Tuesday, October 06, 2020

Walking Before God

When Abraham, who was still called Abram at the time, was in his hundredth year on this planet, God appeared to him. He gave him a rather daunting challenge: “Walk before me,” God said, “and be blameless.”

Many good things would come of this. Years later, when Abraham was “well advanced in years” and the fulfillment of God’s promises to him was apparent, the patriarch would speak to his servant of “the Lord, before whom I have walked”.

Abraham had taken up God’s challenge, imperfectly but in good faith and with good will, and his confidence in his God in his old age was such that he could send his servant on a mission and tell him, “God will send his angel before you.”

Walking before God is not getting out in front of him and doing your own thing. It is living in the awareness of God at every moment. It is allowing Heaven to bring its will to bear on your every act, and letting the Divine Purpose weigh in on every decision, especially the ones nearest and dearest to your heart.

Walking before God sets a man apart.

Taking Up the Challenge

Abraham was not the only man to take up the challenge of walking before the Lord. David purposed, “I will walk before the Lord in the land of the living.” God took him up on that, and said, “You shall not lack a man to sit before me on the throne of Israel, if only your sons pay close attention to their way, to walk before me as you have walked before me.”

Despite the challenge to “be blameless”, walking before God does not mean attaining perfection. Both David and Abraham made significant mistakes. But they did not long deviate from the course. When they fell, they got up again and pursued the will of God, and scripture refers to both men as characteristically walking before God, their occasional sins notwithstanding. By way of contrast, faced with the same challenge, Solomon turned aside. His heart was “not wholly true to the Lord”, and the course of his life consequently became derailed.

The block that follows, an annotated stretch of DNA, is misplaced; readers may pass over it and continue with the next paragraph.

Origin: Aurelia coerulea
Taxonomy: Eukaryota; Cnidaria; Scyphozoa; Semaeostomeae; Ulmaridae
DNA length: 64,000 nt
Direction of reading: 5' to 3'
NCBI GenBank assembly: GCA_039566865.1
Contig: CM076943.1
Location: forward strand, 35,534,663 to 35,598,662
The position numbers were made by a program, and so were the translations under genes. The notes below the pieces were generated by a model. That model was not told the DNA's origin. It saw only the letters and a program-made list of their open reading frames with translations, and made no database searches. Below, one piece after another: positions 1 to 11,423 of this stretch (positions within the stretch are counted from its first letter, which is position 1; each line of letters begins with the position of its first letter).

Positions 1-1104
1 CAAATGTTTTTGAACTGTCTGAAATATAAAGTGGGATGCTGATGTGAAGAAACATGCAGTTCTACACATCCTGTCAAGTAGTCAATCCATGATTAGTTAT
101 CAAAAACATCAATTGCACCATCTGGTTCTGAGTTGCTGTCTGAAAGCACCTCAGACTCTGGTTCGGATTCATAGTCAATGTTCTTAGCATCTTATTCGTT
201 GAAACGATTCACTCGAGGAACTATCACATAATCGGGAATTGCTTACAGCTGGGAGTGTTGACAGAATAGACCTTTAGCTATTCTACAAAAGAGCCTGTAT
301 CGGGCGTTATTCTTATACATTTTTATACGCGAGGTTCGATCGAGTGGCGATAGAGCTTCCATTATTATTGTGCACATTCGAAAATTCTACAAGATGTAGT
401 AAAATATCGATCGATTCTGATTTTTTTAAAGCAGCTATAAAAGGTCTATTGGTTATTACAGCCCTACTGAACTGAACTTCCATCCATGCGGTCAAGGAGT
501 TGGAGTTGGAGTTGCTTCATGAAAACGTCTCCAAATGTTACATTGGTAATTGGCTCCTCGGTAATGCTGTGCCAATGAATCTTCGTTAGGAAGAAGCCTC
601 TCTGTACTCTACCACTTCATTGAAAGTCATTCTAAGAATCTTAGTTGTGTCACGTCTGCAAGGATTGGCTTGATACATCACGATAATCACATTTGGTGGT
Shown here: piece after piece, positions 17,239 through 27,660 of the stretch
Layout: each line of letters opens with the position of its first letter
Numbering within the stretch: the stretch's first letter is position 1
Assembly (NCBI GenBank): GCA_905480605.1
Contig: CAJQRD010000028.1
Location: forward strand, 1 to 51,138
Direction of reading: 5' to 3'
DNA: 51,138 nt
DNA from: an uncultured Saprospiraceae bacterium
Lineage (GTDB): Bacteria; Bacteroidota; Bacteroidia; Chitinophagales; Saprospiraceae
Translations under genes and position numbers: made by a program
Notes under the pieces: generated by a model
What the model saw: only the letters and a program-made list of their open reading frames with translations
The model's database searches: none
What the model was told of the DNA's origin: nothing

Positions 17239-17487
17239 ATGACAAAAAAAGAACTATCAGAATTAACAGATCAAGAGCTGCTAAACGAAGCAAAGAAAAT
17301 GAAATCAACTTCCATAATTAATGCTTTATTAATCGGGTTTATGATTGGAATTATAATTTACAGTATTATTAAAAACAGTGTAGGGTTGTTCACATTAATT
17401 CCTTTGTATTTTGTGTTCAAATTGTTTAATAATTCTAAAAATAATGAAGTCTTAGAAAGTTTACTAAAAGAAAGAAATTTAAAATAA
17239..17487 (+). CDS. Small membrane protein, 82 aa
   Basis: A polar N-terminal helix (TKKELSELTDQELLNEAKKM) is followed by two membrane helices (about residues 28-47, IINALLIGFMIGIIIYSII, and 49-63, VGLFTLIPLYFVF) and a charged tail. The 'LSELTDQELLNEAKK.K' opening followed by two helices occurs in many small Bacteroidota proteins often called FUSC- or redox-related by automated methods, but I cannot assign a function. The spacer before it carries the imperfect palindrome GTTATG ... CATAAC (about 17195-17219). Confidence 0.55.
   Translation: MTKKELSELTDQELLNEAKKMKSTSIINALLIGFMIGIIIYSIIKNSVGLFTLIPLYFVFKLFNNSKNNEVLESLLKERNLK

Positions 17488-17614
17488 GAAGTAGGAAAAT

No Easy Task

Walking before God is no easy task. When men who have taken up God’s challenge to walk before him fail, there is a common thread: they walked before someone else they loved instead.

Solomon failed to walk blamelessly because of his numerous foreign wives. Scripture says he “clung to these in love”. Faced with a choice, he walked before his wives rather than his God.

God had promised that the house of Eli would walk before him forever, but Eli forfeited the priesthood. Faced with a choice, he walked before his sons rather than his God.

Even Abram failed the test of family loyalty. Notice the incident that in scripture comes directly prior to God’s command to him to “walk before me, and be blameless.” Fourteen years earlier, Sarai, a characteristically godly woman, had come to her husband with the suggestion that he father a child with her Egyptian servant, and Abram had chosen to walk before his wife rather than before God. He prioritized her felt needs over the life of faith.

When Being ‘Loving’ is Not So Loving After All

So then, walking before God sets a man apart. Sometimes it even sets him apart from his own family. All these “loving” choices resulted in varying degrees of disaster. This is because any decision that doesn’t put obedience to God front and center, no matter how sincerely felt and emotionally fraught it may be, turns out to be an unloving thing to do in the long run. So Solomon’s sons and their heirs lost the united kingdom. Eli’s sons lost their lives and his family lost the priesthood. Abraham lost control of his household and had to send away both Hagar and the son she bore him. Not much “loving” in that.

In the New Testament, love of God is repeatedly identified with keeping his commandments. As it turns out, love of our own families is also predicated on walking before God, seeking his pleasure, and not turning aside from his commands. Giving in to an ungodly request from a much loved family member can never be a loving act, because it requires that we stop walking with God first.

That’s never going to work out well.

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